Learn the warning signs and how to interpret symptoms
As much as we would like to protect our children from pain, the sad reality is that children are not immune to migraine. In fact, up to 10% of school-aged children experience migraine and its debilitating effects. Despite the numbers, many children are not getting the help they need, either because of improper diagnosis or treatment. Identifying migraine in kids helps parents become stronger advocates for their children to get them the help and treatment they need.
The real trouble is that kids don’t usually talk about their head pain, generally due to stigma or lack of understanding. Combined with the fact that migraine doesn’t always look the same in children as in adults, the behavior that results from their pain can make them appear undisciplined or anti-social.
Parents need to be on the lookout for any potential signs of migraine in their child. By understanding what migraine is, learning to identify the symptoms and knowing when to take them to their doctor, parents can start their children down the road to treatment.
Differing symptoms in adults and children
When it comes to identifying migraine in kids, it can be challenging to determine if a child is suffering from migraine or another ailment because their symptoms and the way they react to them often differ from those of adults. Further complicating the diagnosis, children may have trouble communicating the symptoms they experience before, during or after a migraine attack.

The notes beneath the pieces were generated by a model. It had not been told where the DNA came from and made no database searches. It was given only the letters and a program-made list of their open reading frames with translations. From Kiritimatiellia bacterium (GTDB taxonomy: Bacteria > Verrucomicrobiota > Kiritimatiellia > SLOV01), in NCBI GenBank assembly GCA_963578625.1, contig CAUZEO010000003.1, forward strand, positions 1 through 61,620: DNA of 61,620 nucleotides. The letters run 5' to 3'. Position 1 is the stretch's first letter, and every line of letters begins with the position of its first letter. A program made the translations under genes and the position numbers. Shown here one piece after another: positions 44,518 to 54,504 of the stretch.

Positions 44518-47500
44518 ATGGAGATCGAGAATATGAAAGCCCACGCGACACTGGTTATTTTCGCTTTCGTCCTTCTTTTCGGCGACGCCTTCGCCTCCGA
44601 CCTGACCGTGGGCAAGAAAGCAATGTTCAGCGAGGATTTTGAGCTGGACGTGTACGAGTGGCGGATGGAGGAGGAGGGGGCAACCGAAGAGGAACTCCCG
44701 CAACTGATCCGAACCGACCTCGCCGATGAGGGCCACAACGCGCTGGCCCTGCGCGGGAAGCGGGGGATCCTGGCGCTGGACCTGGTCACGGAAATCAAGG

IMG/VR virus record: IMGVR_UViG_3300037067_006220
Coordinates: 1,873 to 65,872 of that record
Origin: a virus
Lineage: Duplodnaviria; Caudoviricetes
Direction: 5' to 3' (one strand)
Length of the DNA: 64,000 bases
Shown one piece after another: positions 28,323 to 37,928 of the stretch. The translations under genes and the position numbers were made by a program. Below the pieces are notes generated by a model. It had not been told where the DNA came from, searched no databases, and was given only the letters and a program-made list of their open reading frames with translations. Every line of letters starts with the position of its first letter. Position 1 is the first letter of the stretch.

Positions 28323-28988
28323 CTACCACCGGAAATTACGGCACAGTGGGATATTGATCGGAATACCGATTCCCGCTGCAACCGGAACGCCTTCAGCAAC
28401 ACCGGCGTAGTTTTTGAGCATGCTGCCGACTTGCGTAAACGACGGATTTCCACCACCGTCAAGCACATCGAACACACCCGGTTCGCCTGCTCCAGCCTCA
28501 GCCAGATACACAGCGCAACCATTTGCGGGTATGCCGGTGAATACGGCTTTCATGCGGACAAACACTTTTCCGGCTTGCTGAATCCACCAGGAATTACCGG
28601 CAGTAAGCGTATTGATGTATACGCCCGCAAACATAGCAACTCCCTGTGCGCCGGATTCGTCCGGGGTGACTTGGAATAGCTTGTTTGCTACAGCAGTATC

While children may experience many of the same symptoms as adults—dizziness, fatigue, nausea and sensitivity to light or sound—they are also more likely than adults to experience abdominal migraine, which can cause pain in their abdomen, nausea and vomiting. These migraine attacks are most common in children between the ages of 5 and 9, and can last less than an hour to several days. Colic in infants has also been linked to migraine later in life, indicating that it may be the earliest sign of the disease.
There are some noticeable differences in pediatric migraine when comparing symptoms between children and adults. Specifically, in children:
- The headaches may be shorter than in adults, lasting only an hour or two. Frequently, they last less than twelve hours.
- The episodes don’t occur as often as in adults. For example, they may happen only once a month or every few months.
- The headaches may go away after a few months or years.
- The pain tends to be more bi-frontal (across the forehead) than unilateral (on one side of the head). As children get older, the pain tends to be more unilateral.
Piecing the puzzle together
Children experiencing migraine may not always be able to describe what they are feeling, so it’s important for parents to help provide information. With careful observation and insightful questioning, you can get a clearer understanding of your child’s headaches and help get the right diagnosis.